Pampas Grass (Cortaderia selloana) is a flowering grass. It is native to South America’s region of Pampas, hence the name pampas grass. Pampas grass usually grows 10 feet (3m) tall and 6 feet (1,8 m) wide.
Pampas grass is a perennial plant. It has long leaves with razor-sharp edges and long plumes, which can be silvery-white, pink, or yellow depending on the cultivar. There are also dwarf cultivars available to grow in containers or smaller gardens.
Pampas grass is a multifunctional plant. It can be grown as a hedge or as an ornamental plant in the garden. Its beautiful soft feather-like blooms can be dried and brought indoors for decoration. White variations are often used for weddings as a cut flower or decoration.
Pampas grass grows fast and is banned in Hawaii and New Zealand. Pampas grass can displace native plants and reduce overall biodiversity.
Types of Pampas Grass
There are about 25 species of different variations of this ornamental grass. Some variations that are sold are seedless – to prevent invasive growth. Below you find some of them, that we like to grow:
- Gold Band, Aureolineata – Grows about 6 feet (1,8 m) tall, has golden and white plumes
- Pink Feather, Rendatleri – Pink pampas grass with beautiful blooms, usually grows 8 feet (2,4 m) tall
- Sunningdale Silver – Silvery-white blooms, grows up to 10 feet (3m) tall, good for wedding decorations.
- Pumila, Dwarf Pampas Grass – Yellow and white plumes, can be grown in containers since they only grow 5 (1.5 m) feet tall.
- Silver Fountain – Large yellowish white plumes, leaves have white stripes. Also good for decorating weddings.
How to Grow & Care
Pampas grass grows and thrives in full sun. Once it has been established, it’s a low-maintenance plant. It can even be grown in coastal areas, since it tolerates salt. In some regions extra maintenance is required, because it can get out of control.
Pampas grass prefers to grow under full sun, although it can tolerate partial shade. Ensure 6-8 hours of sunlight a day and the plant will thrive.
Soil & Fertilizer
Cortaderia selloana prefers well-drained, moist, fertile soil, but can tolerate other soil types. Fertilizing is not necessary for this plant, you can add balanced fertilizer if the plant is growing a lot slower than expected. Compost can also be added for soil amendment instead of fertilizer, which will also improve drainage.
In colder regions, a thick layer of mulch can be added around the base of the plant to prevent weeds. Mulch will also hinder new growth from seeds, preventing the plant from getting out of control. Mulch also retains moisture and protects the plant from low winter temperatures.
Freshly planted pampas grass needs moist soil. Once the plant has established it prefers drier soil. Pampas grass should only be watered during extreme draughts since it is draught tolerant.
This ornamental grass is winter-hardy in USDA zones 6-11, depeding on the cultivar. Some cultivars are reported to survive temperatures even as low as -4 °F (-20 °C).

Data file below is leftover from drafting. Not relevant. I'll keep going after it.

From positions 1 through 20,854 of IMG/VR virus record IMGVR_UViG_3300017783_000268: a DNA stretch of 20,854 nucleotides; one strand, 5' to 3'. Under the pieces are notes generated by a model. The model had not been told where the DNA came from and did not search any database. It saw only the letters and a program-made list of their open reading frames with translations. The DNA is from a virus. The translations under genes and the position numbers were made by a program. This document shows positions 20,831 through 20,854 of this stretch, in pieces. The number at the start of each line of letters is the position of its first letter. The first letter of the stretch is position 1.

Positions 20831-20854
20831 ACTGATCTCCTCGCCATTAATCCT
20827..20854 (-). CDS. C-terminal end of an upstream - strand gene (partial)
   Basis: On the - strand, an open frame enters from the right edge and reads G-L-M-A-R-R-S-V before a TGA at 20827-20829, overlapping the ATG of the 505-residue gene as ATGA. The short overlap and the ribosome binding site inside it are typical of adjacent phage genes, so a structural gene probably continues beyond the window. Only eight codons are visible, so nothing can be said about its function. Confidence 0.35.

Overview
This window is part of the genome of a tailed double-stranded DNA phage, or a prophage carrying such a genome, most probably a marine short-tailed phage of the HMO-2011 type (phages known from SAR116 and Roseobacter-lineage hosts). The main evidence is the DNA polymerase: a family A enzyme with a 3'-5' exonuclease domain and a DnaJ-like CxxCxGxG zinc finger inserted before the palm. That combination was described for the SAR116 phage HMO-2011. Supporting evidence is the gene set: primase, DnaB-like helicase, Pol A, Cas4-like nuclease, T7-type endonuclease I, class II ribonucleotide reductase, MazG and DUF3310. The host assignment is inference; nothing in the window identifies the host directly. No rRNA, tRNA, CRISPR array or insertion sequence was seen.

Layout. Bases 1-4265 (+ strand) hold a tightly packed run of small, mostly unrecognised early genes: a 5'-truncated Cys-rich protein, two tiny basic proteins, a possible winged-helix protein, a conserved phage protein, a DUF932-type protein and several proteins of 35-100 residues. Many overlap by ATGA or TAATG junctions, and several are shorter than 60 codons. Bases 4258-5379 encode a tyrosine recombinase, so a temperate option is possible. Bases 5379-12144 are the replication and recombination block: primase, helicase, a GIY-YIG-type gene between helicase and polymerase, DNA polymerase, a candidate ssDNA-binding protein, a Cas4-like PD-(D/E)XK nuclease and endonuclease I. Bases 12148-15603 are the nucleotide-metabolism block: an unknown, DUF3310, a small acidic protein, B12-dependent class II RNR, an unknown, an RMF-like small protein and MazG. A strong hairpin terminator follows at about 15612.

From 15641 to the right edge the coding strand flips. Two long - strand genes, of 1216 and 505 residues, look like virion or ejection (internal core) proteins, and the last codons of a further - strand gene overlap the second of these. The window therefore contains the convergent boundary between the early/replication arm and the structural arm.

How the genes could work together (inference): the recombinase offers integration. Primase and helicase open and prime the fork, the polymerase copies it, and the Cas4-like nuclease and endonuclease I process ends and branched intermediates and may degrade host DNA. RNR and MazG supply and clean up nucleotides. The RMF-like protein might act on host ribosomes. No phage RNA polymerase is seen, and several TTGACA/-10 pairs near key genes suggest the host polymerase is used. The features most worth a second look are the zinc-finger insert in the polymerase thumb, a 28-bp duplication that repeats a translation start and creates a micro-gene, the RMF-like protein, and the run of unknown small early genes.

Be careful growing this plant in regions, where wildfires occur. Pampas grass should not be planted near houses due to fire hazard.
Pampas grass needs to be heavily pruned, to grow properly. Remember, the leaves are very sharp, wear long sleeves, full-length pants, and protective gloves when pruning this plant.
This soft feather grass should be pruned annually in spring, a few weeks after the last frost. Cut pampas grass short to about 1 foot (30 cm) with sharp tools and you’ll see beautiful, soft plumes every year.
Some prefer to prune in late winter but it can cause root rot.
Pampas grass can be easily propagated by root division, after pruning in spring. Use a shovel to divide the roots, search for a separately growing clump of roots and replant it to a different location.
It is also possible to grow Cortaderia selloana from seeds, but it might not produce its renowned soft plumes for 2 or 3 years. Here’s how:
- Place the seeds on well-draining moist soil
- Cover the seeds with soil
- Keep the soil moist
- In 3-4 weeks, seedlings should appear
Surely you have thought about growing pampas grass just for indoor decoration. Here is a step-by-step guide to dry pampas plumes.
- Harvest plumes in August or September, when in full bloom and before sheading
- Use sharp tools to cut the plume stem near the base of the plant
- Remove leaves from the stem, cut the stem to appropriate length you desire
- Tie the 3-5 stems together
- Hang the stems upside down for half a month until dry in a room with good air circulation
- Spray the stems with hair spray for long-lasting plumes
Pests & Diseases
There aren’t any known diseases and pests that affect pampas grass. There might be a few rare cases, but usually, this plant thrives just fine in the right regions and with proper care.
Pampas grass is a beautiful, multifunctional plant. It is used for weddings and general indoor decoration. It is easy to grow and eye-catching, what’s not to like? It is also stunning as a hedge or an ornamental plant.
Remember to use protection when pruning it. Be mindful of the fire hazard and keep it under control, since it can be invasive in some regions.